But what about those times when you’re completely blindsided and have no time for distraction techniques? Me? I tend to cry. Though I get annoyed with myself for doing so, it does act as a really cleansing way of letting the grief and fear out but it is a bit socially awkward. People often don’t know what to do or say.  Believe me, I don’t need a raft of soothing platitudes, it’s almost like I’m a bottle of coke that got dropped on the floor and the only way for me to release (at the moment anyway) is to ‘leak’ … maybe I need to reframe crying as simply ‘effervescing’ – after all we as children used to say “she’s bubbling” when someone was crying?

So, what ‘blindsides’ me?  Well, I’ve started compiling a list, and in no particular order and just a few triggers are …

·        The chilled food cabinets in M & S … or to be more specific the memory of the smell of the food. You see there is an M & S next to Bristol Children’s Hospital and for nearly 9 months I ate ready meals and sandwiches from there – a treat some would say, but I was too scared to venture far from my daughter’s side whilst she was in for treatment this was my sustenance. But even the packaging on an M & S Spaghetti Carbonara can make me come out in a cold sweat. I swear Pavlov would of have had a field day with me!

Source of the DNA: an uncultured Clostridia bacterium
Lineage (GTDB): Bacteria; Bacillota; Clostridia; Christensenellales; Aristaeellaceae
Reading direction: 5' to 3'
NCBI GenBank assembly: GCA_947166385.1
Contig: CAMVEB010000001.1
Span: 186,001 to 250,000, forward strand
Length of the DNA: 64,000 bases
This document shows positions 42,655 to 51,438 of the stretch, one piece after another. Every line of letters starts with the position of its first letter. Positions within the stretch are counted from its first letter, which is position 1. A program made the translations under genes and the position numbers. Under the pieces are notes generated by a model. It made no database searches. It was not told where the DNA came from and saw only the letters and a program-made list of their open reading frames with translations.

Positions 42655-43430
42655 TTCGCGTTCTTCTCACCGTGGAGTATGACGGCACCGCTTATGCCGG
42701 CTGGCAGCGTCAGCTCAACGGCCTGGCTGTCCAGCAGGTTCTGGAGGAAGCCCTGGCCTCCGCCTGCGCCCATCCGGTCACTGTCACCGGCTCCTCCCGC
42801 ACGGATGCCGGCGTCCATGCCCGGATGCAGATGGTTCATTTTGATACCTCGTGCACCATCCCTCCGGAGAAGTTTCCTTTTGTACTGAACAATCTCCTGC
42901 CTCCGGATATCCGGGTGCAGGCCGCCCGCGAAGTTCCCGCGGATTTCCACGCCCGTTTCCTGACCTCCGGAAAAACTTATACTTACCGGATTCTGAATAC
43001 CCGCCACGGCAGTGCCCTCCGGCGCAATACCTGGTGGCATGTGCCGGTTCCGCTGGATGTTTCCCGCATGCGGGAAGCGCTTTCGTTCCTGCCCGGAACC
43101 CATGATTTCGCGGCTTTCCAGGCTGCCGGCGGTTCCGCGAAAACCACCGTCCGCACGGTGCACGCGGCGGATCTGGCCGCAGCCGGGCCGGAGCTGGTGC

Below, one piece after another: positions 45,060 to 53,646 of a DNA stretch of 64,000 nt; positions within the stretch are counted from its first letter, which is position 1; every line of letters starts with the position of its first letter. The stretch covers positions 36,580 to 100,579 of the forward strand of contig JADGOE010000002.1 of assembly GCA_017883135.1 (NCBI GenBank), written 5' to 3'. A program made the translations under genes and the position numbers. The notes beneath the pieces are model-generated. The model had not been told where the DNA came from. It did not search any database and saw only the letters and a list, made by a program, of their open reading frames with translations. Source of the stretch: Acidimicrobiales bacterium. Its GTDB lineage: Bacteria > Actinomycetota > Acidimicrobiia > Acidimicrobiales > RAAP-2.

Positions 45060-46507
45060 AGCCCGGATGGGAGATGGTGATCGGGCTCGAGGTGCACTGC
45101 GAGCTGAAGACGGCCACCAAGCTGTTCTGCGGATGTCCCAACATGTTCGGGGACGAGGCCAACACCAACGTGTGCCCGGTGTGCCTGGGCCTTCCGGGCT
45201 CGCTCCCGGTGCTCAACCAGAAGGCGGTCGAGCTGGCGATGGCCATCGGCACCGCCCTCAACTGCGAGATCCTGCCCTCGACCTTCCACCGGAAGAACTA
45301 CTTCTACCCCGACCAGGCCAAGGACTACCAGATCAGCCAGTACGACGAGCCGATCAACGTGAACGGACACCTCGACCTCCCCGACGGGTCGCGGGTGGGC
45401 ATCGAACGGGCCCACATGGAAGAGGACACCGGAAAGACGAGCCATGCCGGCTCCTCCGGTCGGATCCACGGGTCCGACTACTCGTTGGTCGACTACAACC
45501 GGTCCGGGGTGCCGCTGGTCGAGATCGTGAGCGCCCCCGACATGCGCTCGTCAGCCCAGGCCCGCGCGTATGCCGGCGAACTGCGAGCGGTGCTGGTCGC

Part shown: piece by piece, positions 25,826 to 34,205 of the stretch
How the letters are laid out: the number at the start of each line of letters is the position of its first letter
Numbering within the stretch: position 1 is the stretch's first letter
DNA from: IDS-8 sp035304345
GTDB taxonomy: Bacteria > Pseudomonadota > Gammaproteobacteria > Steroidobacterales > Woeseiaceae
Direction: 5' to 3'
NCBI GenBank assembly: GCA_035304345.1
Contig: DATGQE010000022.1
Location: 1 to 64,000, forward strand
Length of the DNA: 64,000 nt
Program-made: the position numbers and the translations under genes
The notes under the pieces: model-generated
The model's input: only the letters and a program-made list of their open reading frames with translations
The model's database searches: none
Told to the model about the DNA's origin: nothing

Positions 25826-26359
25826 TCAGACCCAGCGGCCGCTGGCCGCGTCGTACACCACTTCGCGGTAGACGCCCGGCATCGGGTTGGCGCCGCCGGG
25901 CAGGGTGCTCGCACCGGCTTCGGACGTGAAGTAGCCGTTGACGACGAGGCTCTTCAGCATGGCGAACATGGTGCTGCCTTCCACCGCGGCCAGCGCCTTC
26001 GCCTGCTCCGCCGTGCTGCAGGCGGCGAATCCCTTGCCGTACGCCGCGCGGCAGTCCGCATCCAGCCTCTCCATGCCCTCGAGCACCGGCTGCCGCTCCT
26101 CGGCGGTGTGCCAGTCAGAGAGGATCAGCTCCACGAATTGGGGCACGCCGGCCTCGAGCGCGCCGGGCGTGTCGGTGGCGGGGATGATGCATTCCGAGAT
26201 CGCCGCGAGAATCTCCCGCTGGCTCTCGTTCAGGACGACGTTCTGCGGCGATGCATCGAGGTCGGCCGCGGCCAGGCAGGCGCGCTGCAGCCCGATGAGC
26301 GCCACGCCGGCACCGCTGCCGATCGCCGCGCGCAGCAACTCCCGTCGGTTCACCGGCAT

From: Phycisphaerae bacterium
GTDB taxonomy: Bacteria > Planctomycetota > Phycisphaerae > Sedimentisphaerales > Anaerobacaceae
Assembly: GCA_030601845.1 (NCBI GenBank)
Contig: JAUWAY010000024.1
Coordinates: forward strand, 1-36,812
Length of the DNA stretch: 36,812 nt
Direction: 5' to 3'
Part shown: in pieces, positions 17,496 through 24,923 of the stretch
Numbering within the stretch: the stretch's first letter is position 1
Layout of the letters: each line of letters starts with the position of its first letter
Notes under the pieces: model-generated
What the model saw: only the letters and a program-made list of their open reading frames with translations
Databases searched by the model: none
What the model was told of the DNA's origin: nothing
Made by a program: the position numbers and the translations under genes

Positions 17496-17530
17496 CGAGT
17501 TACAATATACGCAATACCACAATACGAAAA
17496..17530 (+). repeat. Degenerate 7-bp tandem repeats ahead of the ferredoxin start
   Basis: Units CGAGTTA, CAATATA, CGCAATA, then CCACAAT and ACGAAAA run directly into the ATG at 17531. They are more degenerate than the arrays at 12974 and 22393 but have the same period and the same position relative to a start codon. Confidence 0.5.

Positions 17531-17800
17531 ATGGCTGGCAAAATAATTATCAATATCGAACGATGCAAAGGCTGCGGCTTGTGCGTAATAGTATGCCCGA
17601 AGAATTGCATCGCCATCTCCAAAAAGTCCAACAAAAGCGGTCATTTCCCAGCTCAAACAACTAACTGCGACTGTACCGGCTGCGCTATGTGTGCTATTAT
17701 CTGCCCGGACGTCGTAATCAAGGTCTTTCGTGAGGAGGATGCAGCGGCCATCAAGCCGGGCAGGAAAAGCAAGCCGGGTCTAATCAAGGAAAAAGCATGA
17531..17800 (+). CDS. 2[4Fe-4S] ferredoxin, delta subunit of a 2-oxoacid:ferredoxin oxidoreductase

·        NHS car parks, though this could actually also be down to the exorbitant charges, lack of disabled parking spaces and too small spaces or weird barriers. I think its just car park fatigue in general that can tip me over the edge. My patience varies in strength from ‘eternal’ to ‘a hundreth of a nanosecond’.